Coming soon! The British Elvis

By
July 3, 2013 14:42

Legendary crooner Cliff Richard will rock the Nokia Arena in Tel Aviv this month.

3 minute read.



Cliff Richard

Cliff Richard. (photo credit: Reuters)

I’m sorry, but based on the gooey trifles he served up in the early 1960s such as “Summer Holiday” and “The Young Ones,” it’s totally clear why British singing legend Cliff Richard never made much of a dent in the US.

Right around the same time that every Kink, Stone and Animal was beginning to electrify audiences with their innovative sounds that were based in part on Richard’s groundbreaking roots rock of the 1950s, the man himself was producing prototypical Eurovision fluff. Americans and Brits may ostensibly speak the same language, but no Yankee was going to identify with a song about a “holiday” instead of a “vacation” unless it was referring to the Fourth of July.

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It turns out, though, that Richard didn’t need America to become one of the most popular and enduring singers of the last 50 years.

“I’m philosophical about it now. I don’t spend my nights weeping that I didn’t make it big in America. At least I have a place I can go to where I’m not recognized,” said a chipper 72-year-old Richard in a phone interview last month ahead of his two shows in Tel Aviv next week – July 11 and 13 at the Nokia Arena.

He may be relatively anonymous in the US, but in Europe – and Israel – Richard is a household name. Between 1958 and 1969, he scored 43 Top 20 hits and, together with his backing band, The Shadows, he towered over the era before the long-hair Beatles-led group revolution.

"Before Cliff and The Shadows, there had been nothing worth listening to in British music,” John Lennon told an interviewer once. And with his leather jacket, greaser sideburns and a pouty snarl, the early-period Richard swaggered with the confidence of his American counterpart Elvis Presley.

“I wanted to be Elvis, not just be like him. He was the big inspiration for thousands of people like myself, and I was lucky enough to do something about it,” said Richard.

Interestingly, both Presley and Richard went soft around the same time, appearing in series of increasingly hokey musicals in the early 1960s with equally banal music and attempting to cope with the musical revolution taking place around them. For Richard, that meant transitioning for a time into a middle-of-road crooner and a spiritual singer, spurred by a newfound commitment to Christianity.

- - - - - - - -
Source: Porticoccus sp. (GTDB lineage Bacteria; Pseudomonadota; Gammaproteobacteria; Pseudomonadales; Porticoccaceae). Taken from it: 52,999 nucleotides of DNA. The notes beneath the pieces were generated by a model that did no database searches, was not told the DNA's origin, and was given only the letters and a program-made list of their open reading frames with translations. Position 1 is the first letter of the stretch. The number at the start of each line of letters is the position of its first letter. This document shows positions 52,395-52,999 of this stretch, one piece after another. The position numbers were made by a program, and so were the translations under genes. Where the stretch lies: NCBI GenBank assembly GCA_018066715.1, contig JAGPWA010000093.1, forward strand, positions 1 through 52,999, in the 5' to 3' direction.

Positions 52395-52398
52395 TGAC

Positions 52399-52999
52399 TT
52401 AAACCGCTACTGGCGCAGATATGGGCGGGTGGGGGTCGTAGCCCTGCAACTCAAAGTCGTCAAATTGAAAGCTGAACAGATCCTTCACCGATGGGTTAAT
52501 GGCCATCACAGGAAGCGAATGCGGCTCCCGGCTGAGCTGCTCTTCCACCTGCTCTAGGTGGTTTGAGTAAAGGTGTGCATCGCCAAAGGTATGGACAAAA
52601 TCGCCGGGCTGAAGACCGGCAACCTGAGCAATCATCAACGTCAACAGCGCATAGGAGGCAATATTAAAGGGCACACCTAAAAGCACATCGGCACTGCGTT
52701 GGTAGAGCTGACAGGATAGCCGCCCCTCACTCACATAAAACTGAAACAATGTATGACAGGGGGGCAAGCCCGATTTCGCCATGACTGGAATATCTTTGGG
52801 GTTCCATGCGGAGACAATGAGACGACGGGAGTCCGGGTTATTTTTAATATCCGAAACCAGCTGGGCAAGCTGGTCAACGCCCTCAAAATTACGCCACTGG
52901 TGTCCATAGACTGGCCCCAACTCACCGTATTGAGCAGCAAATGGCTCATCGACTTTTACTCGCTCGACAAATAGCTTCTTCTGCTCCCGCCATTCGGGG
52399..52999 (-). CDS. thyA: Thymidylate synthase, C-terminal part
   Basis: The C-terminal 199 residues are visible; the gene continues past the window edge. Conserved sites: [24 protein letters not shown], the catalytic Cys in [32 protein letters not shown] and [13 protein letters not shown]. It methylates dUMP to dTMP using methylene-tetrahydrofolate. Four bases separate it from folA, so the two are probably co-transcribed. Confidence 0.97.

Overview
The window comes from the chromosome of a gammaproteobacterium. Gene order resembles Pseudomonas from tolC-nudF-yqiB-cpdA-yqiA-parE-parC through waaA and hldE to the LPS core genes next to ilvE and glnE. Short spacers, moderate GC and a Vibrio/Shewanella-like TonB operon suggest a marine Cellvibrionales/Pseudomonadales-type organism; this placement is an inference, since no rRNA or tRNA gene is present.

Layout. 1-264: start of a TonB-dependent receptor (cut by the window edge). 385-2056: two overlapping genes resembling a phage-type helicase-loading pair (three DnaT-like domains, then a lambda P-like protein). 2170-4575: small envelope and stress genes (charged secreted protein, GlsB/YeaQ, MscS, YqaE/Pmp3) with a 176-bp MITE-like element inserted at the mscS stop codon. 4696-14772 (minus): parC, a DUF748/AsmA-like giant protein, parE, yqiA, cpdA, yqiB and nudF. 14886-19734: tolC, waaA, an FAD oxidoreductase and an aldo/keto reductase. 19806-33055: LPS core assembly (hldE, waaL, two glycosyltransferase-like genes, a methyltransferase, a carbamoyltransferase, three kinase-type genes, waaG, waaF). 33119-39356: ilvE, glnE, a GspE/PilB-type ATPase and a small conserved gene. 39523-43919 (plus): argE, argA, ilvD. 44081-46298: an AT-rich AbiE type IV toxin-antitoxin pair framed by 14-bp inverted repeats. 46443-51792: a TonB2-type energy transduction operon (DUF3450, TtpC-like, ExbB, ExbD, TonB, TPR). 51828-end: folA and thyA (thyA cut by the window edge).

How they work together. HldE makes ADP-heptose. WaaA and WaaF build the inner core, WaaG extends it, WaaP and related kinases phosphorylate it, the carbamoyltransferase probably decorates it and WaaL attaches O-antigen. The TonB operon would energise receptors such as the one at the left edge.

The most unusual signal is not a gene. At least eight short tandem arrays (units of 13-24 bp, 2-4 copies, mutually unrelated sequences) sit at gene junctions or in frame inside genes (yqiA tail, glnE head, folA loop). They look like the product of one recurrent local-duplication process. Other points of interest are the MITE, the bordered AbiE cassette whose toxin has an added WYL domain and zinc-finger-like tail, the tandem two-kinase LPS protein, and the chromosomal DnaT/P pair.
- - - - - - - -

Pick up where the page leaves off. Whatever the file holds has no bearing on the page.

But by the mid-1970s, he was mixing it up with rock ‘n’ roll again, supported by famous fans like Jimmy Page, Eric Clapton and most prominently Elton John, who released a Richard comeback album of sorts, I’m Nearly Famous, featuring the hard-rocking “Devil Woman.”

“Elton John called me and asked me if he could release the album in the US on his Rocket Records because EMI wasn’t going to release it,” Richard recounted. “Elton was committed to it, promoted it, and I went out on tour. And to prove my point of the need for backing, we got a number four and a million-selling record.”

Since then, Richard has remained the all-around entertainer – the rocker with the toothy smile and the pop crooner rolled into one. Collaborations over the years with the likes of Mark Knopfler, Freddie Mercury, Stevie Wonder and Van Morrison gave proof to the heights to which he was held by his peers, and his occasional reunions with The Shadows have been marquee events.

That includes Israel, where Richard’s show sold out so quickly after tickets went on sale, that a second show was promptly announced.

“I’m thrilled about the turnout because I was dubious, since it’s been a long time since I’ve had a hit in Israel,” said Richard. “One show would have been fine, and two is great. But even if was a half-filled arena, we would still go out and put on a great show.”

And for Americans, even if it means having to sit through “Summer Holiday,” the show will likely be an eye opener, the final proof that Richard is truly one of the rock era’s greatest entertainers.

Cliff Richard will perform on July 11 and 13 at the Nokia Arena in Tel Aviv.


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